From our friends at: focustaiwan.tw
Taipei, Nov. 19 (CNA) An agreement with Saudi Arabia to avoid double taxation and prevent tax evasion officially went into effect on Nov. 1, making it the first comprehensive taxation pact between Taiwan and an Islamic state in the Middle East, according to the Ministry of Finance (MOF).
Its provisions will apply to income to be generated from Jan. 1, 2022 after both parties complete the required notification procedures, the ministry said.
The agreement was signed by the Taipei Economic and Cultural Representative Office in Saudi Arabic (TECRO) and the Council for Saudi Chambers of Commerce and Industry (CSC) on Dec. 2, 2020.
The agreement is the 34th taxation pact Taiwan has signed with another country, according to the MOF.
In addition to providing residents and entities on both sides with appropriate measures for tax reduction to avoid double taxation, the agreement also provides a mechanism to resolve tax disputes between the two sides, the MOF said.
According to the MOF, the agreement complies with Zakat, which refers to an obligation in Islam to make contributions towards the less fortunate, and it also ensures income tax filed will include Saudi Arabia’s natural gas investment tax.
At the same time, the MOF said, the agreement also applies to Taiwan’s profit-seeking enterprise income tax, the individual consolidated income tax and the income basic tax.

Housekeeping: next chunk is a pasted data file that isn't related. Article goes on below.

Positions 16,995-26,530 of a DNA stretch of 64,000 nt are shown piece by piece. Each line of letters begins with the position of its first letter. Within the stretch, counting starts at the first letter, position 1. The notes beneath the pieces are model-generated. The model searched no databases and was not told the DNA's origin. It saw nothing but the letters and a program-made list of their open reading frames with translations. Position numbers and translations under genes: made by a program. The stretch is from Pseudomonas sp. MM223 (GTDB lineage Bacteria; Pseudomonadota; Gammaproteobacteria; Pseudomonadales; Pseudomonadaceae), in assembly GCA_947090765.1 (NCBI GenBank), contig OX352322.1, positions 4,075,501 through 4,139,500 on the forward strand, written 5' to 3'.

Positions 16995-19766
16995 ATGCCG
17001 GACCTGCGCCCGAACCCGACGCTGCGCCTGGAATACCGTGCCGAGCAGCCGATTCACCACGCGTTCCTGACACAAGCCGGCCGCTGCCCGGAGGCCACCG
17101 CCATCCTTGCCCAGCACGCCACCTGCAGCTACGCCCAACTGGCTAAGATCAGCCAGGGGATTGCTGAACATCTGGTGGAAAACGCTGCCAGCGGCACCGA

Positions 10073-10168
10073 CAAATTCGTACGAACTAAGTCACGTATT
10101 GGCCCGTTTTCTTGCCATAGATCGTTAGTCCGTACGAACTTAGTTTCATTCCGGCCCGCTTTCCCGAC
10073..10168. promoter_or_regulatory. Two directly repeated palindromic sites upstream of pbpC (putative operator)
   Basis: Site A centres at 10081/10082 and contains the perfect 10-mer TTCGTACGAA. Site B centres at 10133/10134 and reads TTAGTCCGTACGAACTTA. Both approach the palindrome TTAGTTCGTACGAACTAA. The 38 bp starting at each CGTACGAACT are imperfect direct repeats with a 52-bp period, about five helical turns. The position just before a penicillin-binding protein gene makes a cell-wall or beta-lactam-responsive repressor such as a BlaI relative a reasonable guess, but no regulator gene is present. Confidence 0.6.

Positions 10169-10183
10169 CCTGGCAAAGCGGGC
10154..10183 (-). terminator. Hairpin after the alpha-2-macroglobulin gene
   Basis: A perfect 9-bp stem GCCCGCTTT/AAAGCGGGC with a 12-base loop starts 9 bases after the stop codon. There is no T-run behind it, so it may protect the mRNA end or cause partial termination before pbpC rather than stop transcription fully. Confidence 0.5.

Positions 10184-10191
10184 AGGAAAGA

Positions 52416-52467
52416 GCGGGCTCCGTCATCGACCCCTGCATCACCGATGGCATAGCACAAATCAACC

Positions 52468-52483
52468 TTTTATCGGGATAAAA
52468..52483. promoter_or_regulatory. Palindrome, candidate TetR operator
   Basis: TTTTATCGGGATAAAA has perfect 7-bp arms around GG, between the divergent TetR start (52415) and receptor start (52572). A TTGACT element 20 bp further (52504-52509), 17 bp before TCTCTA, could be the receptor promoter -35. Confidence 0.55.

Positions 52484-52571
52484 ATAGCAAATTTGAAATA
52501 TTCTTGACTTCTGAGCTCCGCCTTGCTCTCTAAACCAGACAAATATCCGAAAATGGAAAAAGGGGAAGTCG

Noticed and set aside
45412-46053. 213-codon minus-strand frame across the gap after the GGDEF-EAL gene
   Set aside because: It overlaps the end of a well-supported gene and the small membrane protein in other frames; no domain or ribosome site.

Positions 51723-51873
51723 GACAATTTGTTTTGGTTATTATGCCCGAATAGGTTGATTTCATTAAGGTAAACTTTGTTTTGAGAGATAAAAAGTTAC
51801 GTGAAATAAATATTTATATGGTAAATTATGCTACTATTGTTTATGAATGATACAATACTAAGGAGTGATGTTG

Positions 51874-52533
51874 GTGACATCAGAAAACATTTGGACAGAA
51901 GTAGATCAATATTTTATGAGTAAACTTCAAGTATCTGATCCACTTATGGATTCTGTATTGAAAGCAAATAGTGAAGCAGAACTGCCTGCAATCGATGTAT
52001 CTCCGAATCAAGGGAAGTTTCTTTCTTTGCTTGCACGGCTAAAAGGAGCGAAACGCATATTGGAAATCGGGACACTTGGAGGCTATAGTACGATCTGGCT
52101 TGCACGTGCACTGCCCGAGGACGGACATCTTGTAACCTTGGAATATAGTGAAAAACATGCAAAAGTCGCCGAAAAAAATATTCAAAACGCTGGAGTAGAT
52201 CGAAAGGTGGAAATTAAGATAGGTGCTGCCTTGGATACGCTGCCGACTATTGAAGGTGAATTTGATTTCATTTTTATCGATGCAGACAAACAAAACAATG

Citing statistics from the Ministry of Economic Affairs, the MOF said Saudi Arabia is Taiwan’s 15th largest trading partner and Taipei is Riyadh’s 11th largest buyer of goods in 2020, adding that both sides have developed close trade ties.
The MOF said the agreement is expected to lower a tax burden shouldered by Taiwanese companies with operations in Saudi Arabia.
It used a Taiwanese technology service provider which has not yet opened an office in Saudi Arabia as an example, saying that under the new taxation agreement, the company is expected to enjoy a tax-free status, as long as it provides services for no longer than six months to its Saudi Arabic clients in a 12-month period, whereas under current tax laws, it would have to pay 15 percent tax.
Implemented based on reciprocal principles, the agreement is aimed at benefiting individuals and entities on both sides.
Since 2016, Saudi Arabia has launched the Saudi Vision 2030 program to raise infrastructure investments, boost foreign investments and reduce the country’s dependence on oil income. Along with the new taxation agreement, the MOF said, the program is expected to entice more Taiwanese investors to invest in Saudi Arabia.
The MOF said the ministry will continue efforts to sign similar taxation agreements with more countries which have close business relations with Taiwan, and will target those included under the government’s New Southbound Policy, which covers countries in Southeast and South Asia.
The New Southbound Policy is aimed at reinforcing economic ties with the Association of Southeast Asian Nations (ASEAN) member states, as well as India, Australia and New Zealand, to reduce Taiwan’s economic dependence on China.